Many of the nuggets of information that one finds scattered through them, and of the half a dozen books that he has written on Delhi, are picked up by fly-by-night operators and used without acknowledging the source. RV didn’t know or didn’t care, he continued to write and add to the knowledge bank about Delhi. What makes his contribution unique was his ability to draw from the vast reservoir of folklore, historical events, popular beliefs and tales of the occult and the non-dead, and weave them into a story that opened yet one more facet of life in this city.
RV wrote with the same felicity about tawaifs and bahoorupiyas, or about the sahebs and memsahebs and their khansaamas, as he did about 1857 and the destruction of the city, or about the ghosts of headless riders and gossamer white apparitions that seemed to float about, screeching like banshees and dissolving into thin air without leaving a trace.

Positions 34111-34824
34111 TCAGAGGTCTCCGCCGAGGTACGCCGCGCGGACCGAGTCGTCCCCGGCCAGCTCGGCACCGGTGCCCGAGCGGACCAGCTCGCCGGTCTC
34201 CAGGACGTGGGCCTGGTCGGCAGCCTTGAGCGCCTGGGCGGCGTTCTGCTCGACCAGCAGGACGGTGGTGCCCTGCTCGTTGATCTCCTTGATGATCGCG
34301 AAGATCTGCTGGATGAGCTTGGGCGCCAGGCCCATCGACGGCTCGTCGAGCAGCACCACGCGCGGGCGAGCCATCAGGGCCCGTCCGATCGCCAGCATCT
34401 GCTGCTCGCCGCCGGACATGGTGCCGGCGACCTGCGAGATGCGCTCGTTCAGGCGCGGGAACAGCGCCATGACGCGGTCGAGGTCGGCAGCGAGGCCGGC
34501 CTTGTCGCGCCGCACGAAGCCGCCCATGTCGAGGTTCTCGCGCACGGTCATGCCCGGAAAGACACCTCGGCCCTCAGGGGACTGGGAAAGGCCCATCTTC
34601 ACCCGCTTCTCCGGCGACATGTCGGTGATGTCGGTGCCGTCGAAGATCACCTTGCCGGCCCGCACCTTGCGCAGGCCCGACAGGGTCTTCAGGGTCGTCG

He belonged to an old family of Anglo-Indians who traced their roots to Armenia. RV Smith’s writings, aside from being a chronicle of Delhi, are also peppered with interesting vignettes from the daily lives of the small but dynamic Anglo-Indian community. His columns and his books have enriched the understanding of the city that was and is, not only for the lay readers of his columns, but also for students and scholars of the sociocultural history of Delhi. The void that RV leaves behind him is not going to be filled in a hurry.
Sohail Hashmi is a writer and documentary filmmaker, and conducts heritage walks in Delhi.